The case being heard in an Oakland court has been brought on behalf of 115,919 current and former Wal-Mart employees. Fred Furth, the lawyer for the plaintiffs, said that for years most employees dared not ask management about missed meal breaks. "Some of the braver ones did ask, and I'm going to prove Wal-Mart ignored their pleas to hire more help," he said.
The trial comes at a time when the Arkansas-based company is already grappling with some 40 different legal actions to do with its employment policies. Most daunting is a pending class-action suit claiming the company routinely paid female workers less than male workers.
Only last week, a workers' rights advocacy group, the International Labour Rights Fund, said it filed a lawsuit in Los Angeles against Wal-Mart on behalf of hundreds of workers abroad who wereexploited by companies supplying goods to the retailer.
In that suit, Wal-Mart is accused of ignoring the abuse of workers in foreign factories because of its desire to find cheap supplies. The company, like many other retailers, has established its own code of conduct to guard against abuse.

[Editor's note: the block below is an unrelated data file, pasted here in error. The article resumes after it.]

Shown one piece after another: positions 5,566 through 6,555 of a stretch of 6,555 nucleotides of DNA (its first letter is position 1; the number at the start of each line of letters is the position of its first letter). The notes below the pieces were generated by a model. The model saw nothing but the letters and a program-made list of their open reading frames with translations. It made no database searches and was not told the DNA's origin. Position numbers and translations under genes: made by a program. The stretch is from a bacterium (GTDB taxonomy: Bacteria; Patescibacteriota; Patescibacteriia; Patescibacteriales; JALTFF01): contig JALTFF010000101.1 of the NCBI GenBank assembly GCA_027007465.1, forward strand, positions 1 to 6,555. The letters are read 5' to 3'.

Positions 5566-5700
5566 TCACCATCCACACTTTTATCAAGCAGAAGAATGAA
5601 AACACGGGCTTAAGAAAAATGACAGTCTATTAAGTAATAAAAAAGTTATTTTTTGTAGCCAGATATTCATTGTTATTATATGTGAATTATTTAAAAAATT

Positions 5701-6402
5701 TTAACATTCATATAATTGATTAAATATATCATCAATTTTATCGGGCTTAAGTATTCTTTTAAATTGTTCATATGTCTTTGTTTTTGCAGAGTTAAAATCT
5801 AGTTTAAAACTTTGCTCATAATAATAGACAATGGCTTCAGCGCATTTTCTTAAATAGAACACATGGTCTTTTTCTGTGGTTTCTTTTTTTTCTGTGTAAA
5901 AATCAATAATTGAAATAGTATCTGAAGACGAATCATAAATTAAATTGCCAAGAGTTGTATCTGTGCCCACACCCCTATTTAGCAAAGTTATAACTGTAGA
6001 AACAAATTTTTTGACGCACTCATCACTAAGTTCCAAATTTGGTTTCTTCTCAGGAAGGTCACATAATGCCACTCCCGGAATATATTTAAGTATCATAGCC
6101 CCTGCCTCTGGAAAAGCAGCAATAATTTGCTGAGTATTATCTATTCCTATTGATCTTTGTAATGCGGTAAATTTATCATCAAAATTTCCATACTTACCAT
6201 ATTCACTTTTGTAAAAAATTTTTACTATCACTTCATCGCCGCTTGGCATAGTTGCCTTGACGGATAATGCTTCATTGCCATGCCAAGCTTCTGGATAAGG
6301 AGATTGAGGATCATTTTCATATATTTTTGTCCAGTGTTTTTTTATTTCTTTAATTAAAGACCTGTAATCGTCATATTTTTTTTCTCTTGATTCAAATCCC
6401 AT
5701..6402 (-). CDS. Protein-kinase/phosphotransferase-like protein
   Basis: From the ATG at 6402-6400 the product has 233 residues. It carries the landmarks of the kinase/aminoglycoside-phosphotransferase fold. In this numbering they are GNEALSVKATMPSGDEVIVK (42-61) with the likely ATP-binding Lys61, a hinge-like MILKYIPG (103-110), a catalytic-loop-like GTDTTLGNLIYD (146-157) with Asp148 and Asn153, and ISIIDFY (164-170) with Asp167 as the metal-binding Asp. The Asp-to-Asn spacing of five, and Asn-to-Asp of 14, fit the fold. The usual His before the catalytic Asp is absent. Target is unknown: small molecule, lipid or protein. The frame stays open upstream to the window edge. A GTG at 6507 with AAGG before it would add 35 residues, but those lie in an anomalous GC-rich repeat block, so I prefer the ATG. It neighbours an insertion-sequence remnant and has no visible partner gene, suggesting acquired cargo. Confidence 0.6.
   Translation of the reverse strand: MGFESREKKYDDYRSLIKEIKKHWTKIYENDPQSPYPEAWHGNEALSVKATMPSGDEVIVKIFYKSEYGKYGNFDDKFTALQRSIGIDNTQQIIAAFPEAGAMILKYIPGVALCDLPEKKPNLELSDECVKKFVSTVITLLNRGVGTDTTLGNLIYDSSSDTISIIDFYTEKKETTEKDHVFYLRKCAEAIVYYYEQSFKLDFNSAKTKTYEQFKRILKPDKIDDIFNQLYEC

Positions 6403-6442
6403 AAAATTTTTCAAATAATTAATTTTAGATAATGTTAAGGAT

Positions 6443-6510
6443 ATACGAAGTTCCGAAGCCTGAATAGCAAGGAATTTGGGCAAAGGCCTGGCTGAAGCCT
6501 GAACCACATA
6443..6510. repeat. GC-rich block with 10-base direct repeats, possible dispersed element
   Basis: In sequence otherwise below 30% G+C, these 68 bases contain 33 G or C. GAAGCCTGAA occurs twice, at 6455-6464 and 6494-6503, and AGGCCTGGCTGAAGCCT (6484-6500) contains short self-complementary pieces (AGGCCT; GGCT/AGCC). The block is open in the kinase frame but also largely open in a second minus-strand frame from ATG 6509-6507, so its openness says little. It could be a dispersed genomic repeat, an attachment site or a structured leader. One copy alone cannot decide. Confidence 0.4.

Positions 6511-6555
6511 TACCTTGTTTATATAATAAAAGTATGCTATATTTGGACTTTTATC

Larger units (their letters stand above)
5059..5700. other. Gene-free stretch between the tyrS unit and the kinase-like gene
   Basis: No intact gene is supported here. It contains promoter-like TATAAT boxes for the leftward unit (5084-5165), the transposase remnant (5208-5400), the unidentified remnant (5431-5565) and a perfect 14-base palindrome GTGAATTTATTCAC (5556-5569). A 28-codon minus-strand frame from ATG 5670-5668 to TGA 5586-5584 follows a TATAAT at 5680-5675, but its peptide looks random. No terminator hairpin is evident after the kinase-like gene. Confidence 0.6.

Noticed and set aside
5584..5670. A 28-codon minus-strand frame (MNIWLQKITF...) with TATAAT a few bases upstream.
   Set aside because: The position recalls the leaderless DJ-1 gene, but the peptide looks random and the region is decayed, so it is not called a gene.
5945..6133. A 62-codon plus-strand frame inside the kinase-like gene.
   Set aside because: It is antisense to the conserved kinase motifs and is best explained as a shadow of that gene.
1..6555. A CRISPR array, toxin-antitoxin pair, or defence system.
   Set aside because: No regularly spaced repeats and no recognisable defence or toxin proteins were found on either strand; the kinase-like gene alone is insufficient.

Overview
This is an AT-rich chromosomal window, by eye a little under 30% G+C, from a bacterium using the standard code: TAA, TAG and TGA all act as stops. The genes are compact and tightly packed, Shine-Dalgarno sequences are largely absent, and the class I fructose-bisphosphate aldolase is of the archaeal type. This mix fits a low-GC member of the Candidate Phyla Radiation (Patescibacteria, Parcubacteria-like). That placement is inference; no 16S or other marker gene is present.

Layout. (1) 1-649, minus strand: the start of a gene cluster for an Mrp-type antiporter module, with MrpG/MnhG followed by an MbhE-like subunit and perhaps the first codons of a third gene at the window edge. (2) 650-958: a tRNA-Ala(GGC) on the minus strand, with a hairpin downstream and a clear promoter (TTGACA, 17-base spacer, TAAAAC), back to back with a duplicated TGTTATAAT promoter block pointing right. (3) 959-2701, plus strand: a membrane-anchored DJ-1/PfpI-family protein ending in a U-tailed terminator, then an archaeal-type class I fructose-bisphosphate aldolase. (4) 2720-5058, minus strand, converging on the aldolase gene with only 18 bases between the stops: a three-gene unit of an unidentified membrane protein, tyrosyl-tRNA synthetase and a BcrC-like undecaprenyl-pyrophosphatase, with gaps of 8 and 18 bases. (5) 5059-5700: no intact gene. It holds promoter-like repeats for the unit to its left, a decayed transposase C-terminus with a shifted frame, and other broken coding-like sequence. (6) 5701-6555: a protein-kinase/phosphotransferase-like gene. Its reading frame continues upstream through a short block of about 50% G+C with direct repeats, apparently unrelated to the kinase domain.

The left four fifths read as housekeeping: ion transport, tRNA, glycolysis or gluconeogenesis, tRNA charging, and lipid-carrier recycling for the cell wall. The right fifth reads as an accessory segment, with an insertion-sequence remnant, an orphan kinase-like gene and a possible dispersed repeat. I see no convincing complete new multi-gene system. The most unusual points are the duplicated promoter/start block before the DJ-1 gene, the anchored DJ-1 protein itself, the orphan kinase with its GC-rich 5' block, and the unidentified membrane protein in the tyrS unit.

Terry Collingsworth of the Labour Rights Fund said the case would be a test of whether codes of conduct drafted by corporations such as Wal-Mart were "simply public relations devices or whether they mean what they say". The suit describes a woman in Bangladesh who worked from 7.45am to 10pm and was not given a day off in six months.
In Quebec a government labour relations board found against Wal-Mart this week for closing down a store outside the town of Jonquiere. The company said the outlet was not profitable, but board members suggested the real reason was because workers had successfully unionised there and Wal-Mart was not prepared to deal with unionised employees. The company faces a large fine.
These legal entanglements amount to a public relations nightmare for Wal-Mart, which in recent months has met resistance in trying to open in new locations, notably in New York City and Los Angeles.
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